Please note that this is a recreation of the publication by American AltaVista
We have NOT included the pictures as the quality of the black and white prints
would not scan in well enough to warrant putting them into this web site. Sorry.

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The Railmodeler's Guide
To Saluda Mountain

A highly detailed look at America's Steepest Class 1 Grade
and the theory about how you can emulate that famous hill!



The Railmodeler’s Guide to Saluda Mountain
The Railmodeler’s Guide to Saluda Mountain is a
publication of AMERICAN ALTAVISTA.

Project concept, development, writing and publication by Bob Loehne. Administrative assistance and perseverance by Debra Harris. Exacting information from Melvin Warren, NS Piedmont Division Roadforeman of Engines. Most drawings by Larry Smith. Research management by Andrea Bost. Photographs used with permission by Janet Bright and Jim Winn. Video magic and more from Gary Barg. Office support from Sherry Jackson & Elaine Black. Studio tricks from Todd Hartman 6c Steve Hall. Field consulting and transportation by Bill Rice.

All rights reserved; no part of this GUIDE may be reproduced in any manner without the written permission of BOB LOEHNE. Acknowledgement given for generous reference to Southern and Norfolk Southern timetables from 1947, 1949, 1971, 1983, 1986 and 1989. Other references are as mentioned in text. Great thanks to all, especially Harriett Loehne.




If we didn't get this guide to you soon, the steep grade could have been put out to pasture first. Saluda has been beleaguered by life-long threats of abandonment and recent scuttlebutt has tended to concurrently stoke those fires while calming the fears ... we'll see.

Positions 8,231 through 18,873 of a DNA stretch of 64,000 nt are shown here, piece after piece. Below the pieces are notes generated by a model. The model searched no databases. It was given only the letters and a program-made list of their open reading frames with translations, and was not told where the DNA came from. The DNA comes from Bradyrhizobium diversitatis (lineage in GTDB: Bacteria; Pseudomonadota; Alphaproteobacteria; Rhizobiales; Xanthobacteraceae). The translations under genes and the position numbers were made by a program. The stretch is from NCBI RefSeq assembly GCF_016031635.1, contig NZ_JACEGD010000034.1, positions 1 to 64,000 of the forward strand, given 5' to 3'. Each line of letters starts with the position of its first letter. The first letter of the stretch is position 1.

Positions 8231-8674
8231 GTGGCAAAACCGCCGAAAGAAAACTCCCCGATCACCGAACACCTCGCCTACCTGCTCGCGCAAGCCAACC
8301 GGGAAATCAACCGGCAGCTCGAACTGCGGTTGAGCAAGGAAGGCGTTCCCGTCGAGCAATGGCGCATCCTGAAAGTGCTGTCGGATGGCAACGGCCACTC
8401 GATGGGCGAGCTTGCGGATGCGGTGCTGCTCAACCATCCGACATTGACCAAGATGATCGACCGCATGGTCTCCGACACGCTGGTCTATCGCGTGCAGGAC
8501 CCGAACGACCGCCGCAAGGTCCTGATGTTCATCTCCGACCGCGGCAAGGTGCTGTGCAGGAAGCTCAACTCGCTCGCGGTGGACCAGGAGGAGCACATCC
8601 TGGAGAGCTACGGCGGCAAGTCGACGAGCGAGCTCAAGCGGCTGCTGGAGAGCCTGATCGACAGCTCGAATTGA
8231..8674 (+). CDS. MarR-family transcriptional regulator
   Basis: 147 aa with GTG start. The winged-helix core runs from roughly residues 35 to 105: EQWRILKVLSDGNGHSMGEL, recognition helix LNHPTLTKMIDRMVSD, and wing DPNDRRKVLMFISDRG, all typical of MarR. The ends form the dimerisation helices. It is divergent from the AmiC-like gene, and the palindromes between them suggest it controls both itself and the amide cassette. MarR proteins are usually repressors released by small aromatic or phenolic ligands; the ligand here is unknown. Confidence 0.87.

So, if you are interested in modeling America's Steepest Class-1 Grade and wish to see it first hand, perhaps you'd better hurry. If you can't make it, I have just the antidote to go with your skills -guaranteed to cure your steep hill blues. Don't expect this publication to teach track laying, scenery or wiring. Instead, look herein for a combination of steep grade theories and concepts mixed with the realities of driving trains at dreadful railroad angles.

From years ago when I used to hide the steep grades of my model railroads or penciled layouts, I hated hills of more than one percent. I preferred everything nearly flat so train speeds wouldn't fluctuate, but the maze of diamond crossings thus created by long runs were too much. Like everyone else, I could wind a one-percent grade over and around itself time after time until it rose two feet, but then, disliking point-to-pointers even more, how did I get another track back down to connect to the beginning?

It took only a few conversations about Saluda procedures to bring the modeling aspect to bear. Never mind that the procedures differed among Saluda experts. This stretch of track had such an intellectual structure that it clearly lent itself to emulation. Frankly, I first thought of Saluda as the focus of a board or computer game - "Too hot in the zone, spend two moves on the runaway track." In essence, do something wrong on Saluda and pay severe consequences.

Perhaps the game will be next, but for now our bliss is directed at modeling this monster grade before it's gone or becomes a one-way empty hopper route. The first half of this Guide sets the real life stage while the second half digs right into a modeler's point-of-view. Short of actually roaring down Saluda, I believe this work together with my Saluda Video will give you a feel for the respect granted extreme grades and a sense of the reality you can bestow on your model mountain. Come along as we begin with a cab tour around

Saluda's full scale layout. And enjoy ...


The following articles are written by Bob Loehne

The Grand Tour - Saluda By Rail

Trivia about the Saluda Grade

How Steep is that Mountain

Measuring the Hill